Ever wondered if you could add sourdough starter to Anzac biscuits? The answer is yes you can!
Anzac Biscuits are a staple in many Australian homes.
They are inherently popular around Anzac Day, however, if you're like me, you can eat them all year round!
And despite this, everyone has their own way of making them.
Some people like them crunchy. Others chewy.
And while traditional Anzac biscuits are made with lashings of sugar and golden syrup, there are many modern versions that cater for people with more specific dietary requirements (think dairy free and vegan - they're already egg free).
I have created this sourdough Anzac biscuit recipe using 100g of sourdough starter, as well as the other traditional ingredients such as rolled oats, golden syrup and dessicated coconut.
It is less sweet than a traditional Anzac biscuit (mainly because I make them for my kiddo's lunchbox) - but you can certainly increase the sugar if you want to - you'll instructions for this in the recipe notes.
What Is An Anzac Biscuit?
Anzac biscuits date back to 1920 when they were made to raise money for the soldiers fighting in the war. They were originally called rolled oat biscuits and then sometimes referred to as Red Cross Biscuits or Soldier's Biscuits (source).
Like most things in history there are a few versions of their story floating around.
It's actually very interesting to read it all and while writing this I got lost in a world of historical research!
Interestingly, Anzac biscuits contain no eggs as they were not readily available due to many of the egg farmers being away at war. A little creative Depression baking if you will.
Anzac biscuits actually use golden syrup to bind them (you'll find a full explanation of golden syrup further down).
Today, Anzac Biscuits are bought and made around Anzac Day on 25th April.
This day is a public holiday in Australia and is a day to remember all those that have fought and died in Australian military operations.
You can read more about the history of Anzac biscuits here.
This is an Australian recipe, so I thought I'd add some ingredient notes in case you are making it in another country.
Some of the wording may or may not be a tad confusing or known by another name.In this recipe, a biscuit is in fact similar to a cookie - however it is never ok to call Anzac Biscuits "cookies".
As a sign of respect they must always be referred to as biscuits (read more on this here).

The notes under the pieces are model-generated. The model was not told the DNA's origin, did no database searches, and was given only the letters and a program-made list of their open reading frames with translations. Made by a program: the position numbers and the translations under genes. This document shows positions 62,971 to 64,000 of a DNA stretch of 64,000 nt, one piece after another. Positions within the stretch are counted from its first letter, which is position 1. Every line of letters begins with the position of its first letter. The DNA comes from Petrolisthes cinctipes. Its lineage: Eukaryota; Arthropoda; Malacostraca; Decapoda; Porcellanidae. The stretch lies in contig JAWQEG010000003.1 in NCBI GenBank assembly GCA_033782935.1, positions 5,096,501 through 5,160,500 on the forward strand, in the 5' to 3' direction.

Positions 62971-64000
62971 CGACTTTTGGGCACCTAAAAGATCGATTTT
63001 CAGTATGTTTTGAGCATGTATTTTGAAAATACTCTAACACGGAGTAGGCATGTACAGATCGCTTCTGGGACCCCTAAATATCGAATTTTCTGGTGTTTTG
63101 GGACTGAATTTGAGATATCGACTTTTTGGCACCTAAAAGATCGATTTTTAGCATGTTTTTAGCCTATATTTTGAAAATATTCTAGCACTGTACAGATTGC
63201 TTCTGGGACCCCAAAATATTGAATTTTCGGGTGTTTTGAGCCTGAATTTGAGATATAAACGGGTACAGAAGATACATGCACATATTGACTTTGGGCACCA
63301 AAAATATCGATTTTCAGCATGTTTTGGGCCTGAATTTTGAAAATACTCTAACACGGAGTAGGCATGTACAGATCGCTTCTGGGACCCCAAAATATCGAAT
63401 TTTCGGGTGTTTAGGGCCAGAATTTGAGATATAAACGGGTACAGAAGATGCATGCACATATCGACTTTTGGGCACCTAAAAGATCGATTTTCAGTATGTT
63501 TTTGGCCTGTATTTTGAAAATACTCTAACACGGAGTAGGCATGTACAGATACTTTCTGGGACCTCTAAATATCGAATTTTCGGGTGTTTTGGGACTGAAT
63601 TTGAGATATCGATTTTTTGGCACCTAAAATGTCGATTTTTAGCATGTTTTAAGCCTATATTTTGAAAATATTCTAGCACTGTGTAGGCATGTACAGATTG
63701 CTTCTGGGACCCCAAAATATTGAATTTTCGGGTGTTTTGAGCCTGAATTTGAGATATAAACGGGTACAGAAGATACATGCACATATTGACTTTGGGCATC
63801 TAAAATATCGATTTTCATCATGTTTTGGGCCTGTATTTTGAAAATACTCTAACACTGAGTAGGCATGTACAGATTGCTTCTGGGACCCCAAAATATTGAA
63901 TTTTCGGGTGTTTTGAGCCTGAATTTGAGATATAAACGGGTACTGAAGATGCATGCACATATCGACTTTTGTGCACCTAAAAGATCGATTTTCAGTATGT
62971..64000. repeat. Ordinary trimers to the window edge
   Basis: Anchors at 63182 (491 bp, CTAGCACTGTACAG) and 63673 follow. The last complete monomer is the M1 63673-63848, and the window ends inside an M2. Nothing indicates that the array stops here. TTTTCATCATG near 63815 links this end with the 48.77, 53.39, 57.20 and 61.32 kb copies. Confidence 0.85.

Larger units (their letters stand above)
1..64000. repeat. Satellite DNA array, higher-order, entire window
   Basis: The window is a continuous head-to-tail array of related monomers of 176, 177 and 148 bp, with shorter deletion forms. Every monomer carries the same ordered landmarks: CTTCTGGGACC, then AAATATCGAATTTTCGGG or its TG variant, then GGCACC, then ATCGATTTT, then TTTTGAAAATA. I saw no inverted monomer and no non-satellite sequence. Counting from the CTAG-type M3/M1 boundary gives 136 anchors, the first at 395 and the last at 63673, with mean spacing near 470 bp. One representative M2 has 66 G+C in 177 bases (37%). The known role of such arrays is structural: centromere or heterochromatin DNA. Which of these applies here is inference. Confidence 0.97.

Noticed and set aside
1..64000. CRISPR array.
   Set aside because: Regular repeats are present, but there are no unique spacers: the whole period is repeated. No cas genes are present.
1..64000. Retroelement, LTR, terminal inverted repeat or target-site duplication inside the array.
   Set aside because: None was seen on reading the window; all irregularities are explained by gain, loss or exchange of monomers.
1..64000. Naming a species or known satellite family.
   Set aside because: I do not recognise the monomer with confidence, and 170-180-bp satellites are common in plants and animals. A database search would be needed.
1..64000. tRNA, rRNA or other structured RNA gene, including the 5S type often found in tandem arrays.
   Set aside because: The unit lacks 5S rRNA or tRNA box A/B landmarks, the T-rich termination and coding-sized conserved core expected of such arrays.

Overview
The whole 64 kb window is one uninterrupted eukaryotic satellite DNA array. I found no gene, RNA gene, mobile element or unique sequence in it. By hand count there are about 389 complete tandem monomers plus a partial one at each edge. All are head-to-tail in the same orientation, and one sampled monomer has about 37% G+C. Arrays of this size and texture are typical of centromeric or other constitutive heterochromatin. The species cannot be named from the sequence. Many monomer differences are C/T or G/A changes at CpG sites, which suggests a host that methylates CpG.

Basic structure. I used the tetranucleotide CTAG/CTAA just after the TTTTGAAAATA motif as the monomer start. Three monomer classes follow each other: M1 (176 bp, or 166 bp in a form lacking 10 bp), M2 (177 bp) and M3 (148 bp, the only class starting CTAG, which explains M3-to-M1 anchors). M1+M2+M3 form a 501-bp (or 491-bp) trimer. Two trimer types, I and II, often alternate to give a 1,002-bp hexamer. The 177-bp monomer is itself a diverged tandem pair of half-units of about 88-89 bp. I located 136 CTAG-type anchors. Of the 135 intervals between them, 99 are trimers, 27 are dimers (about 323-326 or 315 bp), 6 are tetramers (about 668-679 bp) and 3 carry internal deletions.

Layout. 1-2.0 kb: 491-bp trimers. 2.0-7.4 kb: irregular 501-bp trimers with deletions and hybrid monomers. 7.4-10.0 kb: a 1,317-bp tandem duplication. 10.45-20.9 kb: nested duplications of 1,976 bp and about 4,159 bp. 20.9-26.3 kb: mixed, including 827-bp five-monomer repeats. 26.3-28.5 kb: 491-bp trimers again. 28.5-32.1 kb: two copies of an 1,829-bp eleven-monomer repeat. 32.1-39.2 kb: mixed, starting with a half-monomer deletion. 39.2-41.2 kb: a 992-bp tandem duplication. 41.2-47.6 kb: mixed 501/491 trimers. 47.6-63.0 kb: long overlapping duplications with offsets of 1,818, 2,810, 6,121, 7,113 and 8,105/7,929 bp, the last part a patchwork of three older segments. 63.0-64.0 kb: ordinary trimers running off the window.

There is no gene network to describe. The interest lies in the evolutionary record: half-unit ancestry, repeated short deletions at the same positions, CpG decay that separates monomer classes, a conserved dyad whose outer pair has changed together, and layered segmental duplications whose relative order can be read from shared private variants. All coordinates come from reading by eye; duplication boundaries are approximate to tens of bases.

Rolled Oats - Rolled oats are one of the most important ingredients in Anzac biscuits. Make sure you use traditional rolled oats and not instant oats.
Bicarbonate of Soda - this is also referred to as baking soda. It is an alkaline leavening agent used in many cakes, muffins and biscuits. It needs an acid to create the reaction (butter/golden syrup).
If you don't have bicarbonate of soda, you could substitute baking powder - you'll need to double the amount.
Golden Syrup - this is a staple in Aussie homes. There really isn't a substitute for golden syrup in Anzac Biscuits as it's used to bind the dough (in place of eggs).
Desiccated Coconut - Finely shredded, dry coconut bulks out these biscuits. You could also use shredded coconut if you can't find desiccated.
How To Make Sourdough Anzac Biscuits
Sourdough Anzac Biscuits are incredibly simple to make. In fact, my kids often help me to make these for their lunchboxes or just for a quick and easy snack at home.
You can make them using just a saucepan, mixing bowl and baking sheet. You don't need any fancy equipment, which makes them perfect for a kid friendly recipe.
I've popped some hints and tips in the next section to make sure you bake the best Anzac biscuits possible!
Here's how to make sourdough Anzac biscuits:
- Add flour, rolled oats, caster sugar, coconut and salt to a large mixing bowl. Stir through until well combined.
- In a small saucepan, melt the butter.
- Once the butter is melted, add the golden syrup and stir until well combined.
- Add the bicarbonate of soda to the butter mixture.
- Now add the sourdough starter and butter mixture to the dry ingredients.
- Mix thoroughly until the dough comes together.
- Roll the dough into small balls and place them with plenty of room onto a lined baking sheet.
- Bake in a moderate oven until golden (the length of cooking time determines whether they are crunchy or chewy).
- Allow to cool and firm up on a cooling rack before enjoying.
Tips & Tricks for Anzac Biscuits
While Anzac biscuits really are quite simple, there are still a few things that can make sure your biscuits come out perfectly!
Here are my best tips: